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Avoiding Blog Burnout – Advanced Posting and Additional Authors

Posted By Darren Rowse 18th of April 2005 Miscellaneous Blog Tips 0 Comments

Duncan has posted on the topic of How to avoid blog burnout in one easy lesson where he suggest taking a break is a good way to sustain your blogging over a longer period of time. In particular he writes that taking a weekend off (or at least having a lighter weekend) might be a way to keep your blogging fire burning.

I agree with Duncan in this – I am a big believer in a day off – in theory anyway.

I remember reading a study into productivity a few years ago in which researchers looked at a variety of different cultures work patterns in order to discover what the most productive people’s work practices were. A number of factors emerged from the study – but the one that rings in my mind years later is that they found the most productive cultural groups were those that worked hard for 6 days per week and rested for one. The day off was devoted to rest, family, relaxation and rejuvination of body, mind and spirit.

I think this is an important approach for any worker – bloggers are no exception. Without taking a break blog boredom and writers block can easily set in.

The challenge for those of us making a living from blogs is that the medium is a 7 day per week, 365 day per year venture. Whilst traffic does tend to go down on weekends (as less people are at work surfing the net when they should be working) the weekend is actually an opportunity for traffic and earnings like any other day and regular posting on the weekends is one way to ensure the traffic keeps coming in.

So what is a Pro Blogger to do?

  • Take a break each weekend, get a life and forget about the money?
  • Work through the weekend and run the risk of burning out in the hope of good earnings?

Either of these approaches would be a valid option but neither meet both objectives of rest and maximizing profits.

What other options might there be?
Advanced Posting – As Duncan points out in his post – one of the strategies that I use is ‘Advanced Posting’ whereby I write a number of posts in advance of when I want them to appear and using Word Press’s ‘Edit timestamp’ option I set the time for when I wish the post to appear and Word Press handles the rest and posts them at the appointed time. In this way I simply do a few extra posts on Friday so that the following days I’m not under any pressure to have to write.

Unfortunately Advanced Postings is only really an option on certain types of blogs. I can get away with it here on ProBlogger because many of the posts I write here are of a ‘tips’ or ‘advice’ nature – but on blogs like my Pope Blog which relies on the latest breaking news there is no way of knowing what the news will be in advance.

Group Blogging – Perhaps the other way around this is to add more authors to your blog/s. Adding another blogger is a pretty obvious way to not only keep up with the latest news and keep fresh content appearing 7 days a week. A simple roster would ensure a blogger is ‘on duty’ and watching the news on any given day. Of course having additional authors brings its own challenges – but perhaps its a work around for the problem.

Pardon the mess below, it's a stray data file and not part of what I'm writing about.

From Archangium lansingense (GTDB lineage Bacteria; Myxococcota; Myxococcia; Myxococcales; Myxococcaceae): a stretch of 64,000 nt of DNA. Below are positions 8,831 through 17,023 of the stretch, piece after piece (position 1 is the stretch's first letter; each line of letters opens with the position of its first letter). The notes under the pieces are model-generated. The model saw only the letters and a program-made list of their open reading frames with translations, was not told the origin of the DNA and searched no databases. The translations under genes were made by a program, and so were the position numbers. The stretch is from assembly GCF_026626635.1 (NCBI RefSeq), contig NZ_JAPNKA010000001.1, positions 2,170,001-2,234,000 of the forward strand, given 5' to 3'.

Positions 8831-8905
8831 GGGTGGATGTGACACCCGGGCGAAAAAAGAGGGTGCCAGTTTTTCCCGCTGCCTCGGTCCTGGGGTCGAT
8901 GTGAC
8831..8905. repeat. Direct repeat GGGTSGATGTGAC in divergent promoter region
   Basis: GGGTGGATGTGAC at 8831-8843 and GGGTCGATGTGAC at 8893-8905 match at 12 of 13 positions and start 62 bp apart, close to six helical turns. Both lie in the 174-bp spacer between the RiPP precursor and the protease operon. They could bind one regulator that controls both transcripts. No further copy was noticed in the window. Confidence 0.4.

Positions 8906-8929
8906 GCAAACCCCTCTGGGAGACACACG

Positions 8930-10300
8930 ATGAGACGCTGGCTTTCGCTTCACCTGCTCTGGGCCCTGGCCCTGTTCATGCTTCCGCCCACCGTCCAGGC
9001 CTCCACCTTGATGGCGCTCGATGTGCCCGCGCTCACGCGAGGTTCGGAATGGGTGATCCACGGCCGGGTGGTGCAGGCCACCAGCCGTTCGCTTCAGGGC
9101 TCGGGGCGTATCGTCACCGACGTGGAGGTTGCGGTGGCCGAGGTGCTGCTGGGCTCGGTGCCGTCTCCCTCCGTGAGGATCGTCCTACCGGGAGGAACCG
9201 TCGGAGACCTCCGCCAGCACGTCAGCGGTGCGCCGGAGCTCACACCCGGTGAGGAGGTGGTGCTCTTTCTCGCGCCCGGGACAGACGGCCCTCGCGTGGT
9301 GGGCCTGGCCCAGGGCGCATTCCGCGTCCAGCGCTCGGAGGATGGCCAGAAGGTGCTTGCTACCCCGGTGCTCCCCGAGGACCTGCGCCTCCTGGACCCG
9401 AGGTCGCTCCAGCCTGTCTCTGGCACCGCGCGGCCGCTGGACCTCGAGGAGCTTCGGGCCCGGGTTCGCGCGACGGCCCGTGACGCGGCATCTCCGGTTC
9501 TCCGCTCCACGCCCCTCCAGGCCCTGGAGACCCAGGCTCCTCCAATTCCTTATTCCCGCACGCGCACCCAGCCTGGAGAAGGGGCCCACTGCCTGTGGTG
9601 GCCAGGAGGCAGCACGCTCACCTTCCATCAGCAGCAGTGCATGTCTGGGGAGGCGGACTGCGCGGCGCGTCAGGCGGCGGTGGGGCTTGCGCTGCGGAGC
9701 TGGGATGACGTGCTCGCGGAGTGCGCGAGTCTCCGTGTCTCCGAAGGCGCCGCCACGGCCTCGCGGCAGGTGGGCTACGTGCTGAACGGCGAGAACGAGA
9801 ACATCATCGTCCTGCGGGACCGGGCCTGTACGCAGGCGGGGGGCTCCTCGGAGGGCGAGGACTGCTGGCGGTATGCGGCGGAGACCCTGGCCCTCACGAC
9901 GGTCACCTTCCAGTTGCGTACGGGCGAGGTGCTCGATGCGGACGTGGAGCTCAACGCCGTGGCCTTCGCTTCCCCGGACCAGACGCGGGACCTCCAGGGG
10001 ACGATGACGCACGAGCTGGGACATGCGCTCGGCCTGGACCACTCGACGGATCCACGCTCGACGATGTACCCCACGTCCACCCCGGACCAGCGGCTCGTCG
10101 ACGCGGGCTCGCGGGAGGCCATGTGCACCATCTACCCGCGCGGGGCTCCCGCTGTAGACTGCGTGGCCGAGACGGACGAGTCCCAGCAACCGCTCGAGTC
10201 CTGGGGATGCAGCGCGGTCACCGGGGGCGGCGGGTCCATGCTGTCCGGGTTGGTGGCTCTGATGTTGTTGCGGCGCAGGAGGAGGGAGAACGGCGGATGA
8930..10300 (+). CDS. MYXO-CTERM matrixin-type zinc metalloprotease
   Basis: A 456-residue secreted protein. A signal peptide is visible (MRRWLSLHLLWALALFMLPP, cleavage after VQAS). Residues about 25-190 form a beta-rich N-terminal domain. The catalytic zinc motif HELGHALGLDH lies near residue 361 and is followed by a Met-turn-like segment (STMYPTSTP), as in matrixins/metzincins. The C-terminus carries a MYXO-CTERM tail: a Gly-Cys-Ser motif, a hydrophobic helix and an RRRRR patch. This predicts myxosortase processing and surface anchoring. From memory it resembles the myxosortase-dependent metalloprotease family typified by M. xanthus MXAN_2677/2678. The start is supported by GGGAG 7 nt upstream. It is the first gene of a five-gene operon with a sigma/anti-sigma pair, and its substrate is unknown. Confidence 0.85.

What’s your approach to weekends, holidays and finding the balance between work and rest?

About Darren Rowse
Darren Rowse is the founder and editor of ProBlogger Blog Tips and Digital Photography School. Learn more about him here and connect with him on Twitter, Facebook and LinkedIn.
  1. The other angle to take is that, are you overwhelming your readers, who also may be taking a day off and find it hard to catch up on all the posts they’ve missed if you’re constantly posting?

  2. Very true Rachel – although some readers are quicker than others to read their News Aggregators :-)

    Valid point though – I sometimes wonder if its possible to post too much on a blog!

  3. Just the other day the thought popped into my head that maybe I should try to post less on the weekends because otherwise the people who have taken the weekend off will be truly swamped with all the weekend posts. The problem is that the weekend is my own chance to catch up with my own reading, so that’s the more natural time for me to be posting. I’ve thought about buffering up my weekend posts and may eventually do that, but it’s so much easier to just post when I’ve got something to say.

    — Jack Krupansky

  4. When I started in 2001, I worked the site every day. Now, I’m a 3 day a week (M,W,F) poster with a still large readership. This has helped to recapture my life, allowing for exterior fun and an occassional sunburn. Should I start to earn any money off this, then I might qut my day job and do this fulltime. I now have 6000-7000 uniques per day with occasional spikes past 10,000 uniques in a given day. But take the time if you can, it sure defeats burnout.

  5. I think consistency is more important than frequency. If your readers expect a post once a week, or once a month, and you consistently provide it, and it’s worthwhile–they’ll be happy.

    Of course, nothing beats daily posting for getting lots of searchable content built up…

  6. See “Why crunch mode doesn’t work” – overview of why overwork doesn’t work!


  7. […] h your long-lost family. Finally, Darren followed with his views on the topic with ‘Avoiding Blog Burnout – Advanced Po […]

  8. Blog burnout and balance
    ProBlogger has written a post about “Avoiding Blog Burnout”. This is something that has been on my mind from time to time, particularly when I don’t publish the 5 to 7 posts a day I’d like to publish.

  9. Obviously: If you want to make money on blogging, you have to get the content for less money than you earn per blog post.

  10. […] на тему “blogging burnout”: “Bloggers Suffer Burnout” Wired Avoiding Blog Burnout – Advanced Po […]

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